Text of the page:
I’d kinda like to try pot one day. But guess what? I could get in deep legal shit for it. Spend a ton of money so my lawyer can pay for his big assed boat. Never get a security clearance or have one revoked. Not be able to work in my field anymore.

So, guess what? I’ve never tried it, don’t hang around with people when they are using it (or hang around with cronic users that are most likely always carrying the stuff with them). Because I know the war on drugs is serious shit and could fuck up my life.

Those poor people caught in the war on drugs? Most of them did it to themselves. Its not rocket science people.

Now, don’t get me wrong. I think the war on drugs is mostly bad and stupid mkay? But good grief, if you know you are going to get shafted for using…uhhh don’t fucking use.

And that also goes for other types of criminals.

Now people that got framed for drug possesion or poor Bob that was found guilty of that burgalry when it was John that did it or Smitty that was actually a petty criminal but he was just doing it so he could feed his starving children.

Yeah, those people have my sympathy.

Most of the rest, not so much.

Whats that saying? Don’t do the crime if you can’t do the time?

Don’t get me started…

Also the “truth in sentencing” laws have taken discretion away from parole boards and Wardens in when inmates get released from prison to probation.

It used to be that good behavior resulted in “good time” meaning sooner release. Incarcerations were often reduced by 1/3 if the inmate behaved well.

Now judges decree things like “10 years in prison, 20 years on probation after that”. Previously the sentence might have been 30 years, but they could end up doing 5-7 years inside if they behaved, with the rest of the term on probation.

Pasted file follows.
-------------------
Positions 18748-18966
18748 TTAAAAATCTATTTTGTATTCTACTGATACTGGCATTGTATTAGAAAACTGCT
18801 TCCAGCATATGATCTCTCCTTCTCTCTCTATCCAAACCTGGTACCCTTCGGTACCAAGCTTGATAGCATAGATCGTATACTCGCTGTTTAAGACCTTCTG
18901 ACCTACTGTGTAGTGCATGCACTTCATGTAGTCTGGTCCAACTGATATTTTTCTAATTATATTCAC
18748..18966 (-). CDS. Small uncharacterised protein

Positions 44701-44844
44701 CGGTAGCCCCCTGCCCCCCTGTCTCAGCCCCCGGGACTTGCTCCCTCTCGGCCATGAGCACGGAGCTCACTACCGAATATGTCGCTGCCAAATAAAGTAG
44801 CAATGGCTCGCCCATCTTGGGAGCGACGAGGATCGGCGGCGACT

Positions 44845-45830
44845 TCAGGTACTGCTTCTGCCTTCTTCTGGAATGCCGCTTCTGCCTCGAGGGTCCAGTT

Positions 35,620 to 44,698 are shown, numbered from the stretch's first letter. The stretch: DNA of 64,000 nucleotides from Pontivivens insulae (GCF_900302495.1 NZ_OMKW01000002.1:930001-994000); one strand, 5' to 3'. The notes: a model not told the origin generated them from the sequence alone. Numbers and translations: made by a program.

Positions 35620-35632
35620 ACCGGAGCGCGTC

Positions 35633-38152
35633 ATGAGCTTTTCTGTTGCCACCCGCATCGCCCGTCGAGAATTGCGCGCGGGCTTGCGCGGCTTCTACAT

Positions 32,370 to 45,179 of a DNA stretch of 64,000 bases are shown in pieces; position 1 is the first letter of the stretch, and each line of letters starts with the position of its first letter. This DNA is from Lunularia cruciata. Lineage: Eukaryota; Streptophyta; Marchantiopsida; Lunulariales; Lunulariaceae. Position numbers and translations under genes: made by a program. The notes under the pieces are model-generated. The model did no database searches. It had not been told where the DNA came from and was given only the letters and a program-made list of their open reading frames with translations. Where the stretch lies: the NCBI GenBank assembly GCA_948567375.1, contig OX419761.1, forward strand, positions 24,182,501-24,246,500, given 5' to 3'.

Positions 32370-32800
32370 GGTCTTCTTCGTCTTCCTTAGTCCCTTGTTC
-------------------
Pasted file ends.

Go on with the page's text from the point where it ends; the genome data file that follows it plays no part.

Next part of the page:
We refuse to believe the obvious facts about harsher sentences not reducing recidivism. And to the extent that it’s acknowledged at all, people just figure it’s because it’s not harsh enough. I think part of it has to do with the fact that Americans are more religious than most (all?) other industrialized nations, and we like good old-fashioned biblical revenge. And yes, our political system is fucked up and “tough on crime” is an effective bullshit soundbite. No one can run on a “evidence-based approach to crime” platform, so there you have it.

I would like to see some statistics on recidivism in the US versus other countries. A lot of people get out of prison for minor offenses, find they can’t get a job with their record, and go right back into drug-dealing, theft or whatever got them locked up in the first place.

Prisons (along with the military) are two huge government programs that the Republicans refuse to cut. The Democrats don’t try because it would be political suicide, but in a much more leftist country there would be serious attempts at prison reform.

I live in California, and it’s maddening that we spend approximately $9b a year on corrections while we hack and slash everything else, including education, and refuse to enact any sort of meaningful property tax reform or otherwise increase taxes.

The Republican-controlled House of Representatives along with the Senate have mandated $487 billion in defense spending cuts over the next decade. Cite. (PDF).

These System Of A Down lyrics from the song “Prison Song” are appropriate here:


[lyrics removed]

Without “rule of law” society would be chaos. Not enforcing the law reinforces disregard for the law. If the laws are bad change the laws.

Way to miss the point.

As for the OP we torture people into confessions and we hate when people actually stand up for themselves and demand justice.

Do the incarceration rates of each nation take into account the difference between prisons and jails? Do other nations outside the United States even make such distinctions? I have no idea and am just curious to know.

So far as prisons go, does anyone have a cite showing the percentage of non-violent drug offenders currently serving a sentence?

I don’t really know why the United States has a high rate of incarceration. I guess a lot of Americans are simply bad at risk assessment and assume they won’t get caught for whatever crime they’re committing.